New MLK Health Center opens in Willowbrook

imageMembers of the group Mariachis Ellas Son provided music and a festive spirit to the grand opening of the new Martin Luther King, Jr. Center for Public Health.

Hundreds of community leaders and health advocates from Compton, Inglewood, Watts and Lynwood gathered at the grand opening of the Martin Luther King Jr. Center for Public Health in Willowbrook on Friday morning.

The new health center represents part of the gradual re-opening of the Martin Luther King, Jr. Multi-Service Ambulatory Care Center.

The Los Angeles County Board of Supervisors elected to shut down the hospital, formerly known as the Martin Luther King Jr./Drew Medical Center, in August 2007 due to its poor record of patient care and several failed federal health inspections.

Despite the dark past of the medical center, the mood this morning was decidedly sunny and forward-looking. Supervisor Mark Ridley-Thomas took on the tone of a preacher–“Somebody say ‘Phase one!’”

“Phase one!” the crowd shouted back.

Referring to the first the three phases for the federally funded medical complex, the health center officially opened today addresses three major needs of the South LA community: immunizations for children, testing and treatment for tuberculosis, and testing and treatment for sexually transmitted diseases.

The MLK center has been seeing patients in September on a walk-in basis and most services are available for free or at a very low cost.

imageThe public health center also puts an emphasis on healthy living and prevention of chronic diseases like obesity and diabetes.

There’s a community kitchen that offers lessons on healthy cooking and a fitness garden with walking trails and installations for doing exercises like modified pushups.

Ridley-Thomas acknowledged the center’s bumpy past, reflecting on how the hospital was hailed as a national success when it opened in 1972 and the local heartbreak that came with its closure four years ago.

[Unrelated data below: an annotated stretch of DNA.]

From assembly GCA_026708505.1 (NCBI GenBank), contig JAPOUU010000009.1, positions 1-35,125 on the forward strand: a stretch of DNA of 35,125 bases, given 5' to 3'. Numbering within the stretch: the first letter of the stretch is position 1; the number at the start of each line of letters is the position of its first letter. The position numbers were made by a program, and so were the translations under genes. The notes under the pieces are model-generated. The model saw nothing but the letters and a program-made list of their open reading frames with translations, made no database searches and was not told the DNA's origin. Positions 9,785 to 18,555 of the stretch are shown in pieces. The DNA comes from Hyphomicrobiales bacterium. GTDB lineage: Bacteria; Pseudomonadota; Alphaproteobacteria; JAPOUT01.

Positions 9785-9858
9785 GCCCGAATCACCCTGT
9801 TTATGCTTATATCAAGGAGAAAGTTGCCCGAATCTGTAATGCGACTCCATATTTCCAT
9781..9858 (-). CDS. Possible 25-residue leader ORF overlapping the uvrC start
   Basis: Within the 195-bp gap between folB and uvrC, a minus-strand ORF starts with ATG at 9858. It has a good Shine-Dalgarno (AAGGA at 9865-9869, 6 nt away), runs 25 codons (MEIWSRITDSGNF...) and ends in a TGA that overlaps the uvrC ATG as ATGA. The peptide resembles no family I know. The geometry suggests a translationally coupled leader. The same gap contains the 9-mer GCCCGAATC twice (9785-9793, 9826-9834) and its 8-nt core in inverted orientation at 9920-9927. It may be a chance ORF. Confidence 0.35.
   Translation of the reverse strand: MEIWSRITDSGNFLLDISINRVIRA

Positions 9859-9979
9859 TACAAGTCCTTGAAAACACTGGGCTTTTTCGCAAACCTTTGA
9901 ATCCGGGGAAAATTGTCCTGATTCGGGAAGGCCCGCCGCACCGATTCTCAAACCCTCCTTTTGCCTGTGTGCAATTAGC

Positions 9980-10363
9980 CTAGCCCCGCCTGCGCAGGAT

“This new public health center represents a covenant with the community, a fulfillment of the promise to rebuild the medical center,” he said.

Phase two of the project includes plans to reopen a smaller hospital under a partnership between L.A. County and the University of California, as a nonprofit organization governed by an independent board of directors. Ridley-Thomas said he hopes for this phase to be done by the first quarter of 2013.

Before stepping down from the podium, Ridley-Thomas thanked the Obama administration for the health center, which was funded by a $20 million grant from the U.S. Department of Housing and Urban Development.

Herb Schultz, the regional director for the U.S. Department of Health and Human Services, said the new health center showed that South LA can be a leader in a national movement to “reduce and eliminate racial and ethnic disparity in healthcare.” He also pointed out that the center is expected to bring 5,000 jobs to the community.

One of those jobs belongs to Laura Gazdziak, a community liaison and public health nurse who works in the new health center. Giving a tour of the energy efficient, LEED certified building, Gazdziak smiled. “Everyone’s in a happier mood working here,” she said.

imageThe lobby of the building is filled with natural light and original artwork by Cliff Garten. Waiting rooms are clean and feature bright colors. A computer in every exam room will help keep digital records on all the 17,000 patients the center expects to serve this year.

Stephanie Burton, a clinic nurse who works in the tuberculosis testing and care center said patients start to arrive around 7:30 in the morning to register, and appointments begin at 8:00 a.m. She encouraged people wanting to visit the clinic to arrive as early as they can to avoid waiting too long.

On average, nurses see 15 patients per session, Burton said. There are two sessions in a day – one in the morning, and one after lunch. On Wednesdays, the clinic stays open later, offering appointment times into the evening. The tuberculosis unit also employs seven community workers who take medication directly to patients’ homes—no small job when there are over one million residents in MLK’s service area.

Back outside, Gazdziak said the new building has made a direct impact on the surrounding community. “It’s amazing how much safer people feel when things are clean and well lit.”

Still, she said, the absence of a high-volume emergency room in the area continues to be problematic to those who need serious care right away.

“This new center is wonderful. It does so much,” Gazdziak said. “But every night, I pray for more. It’s needed.”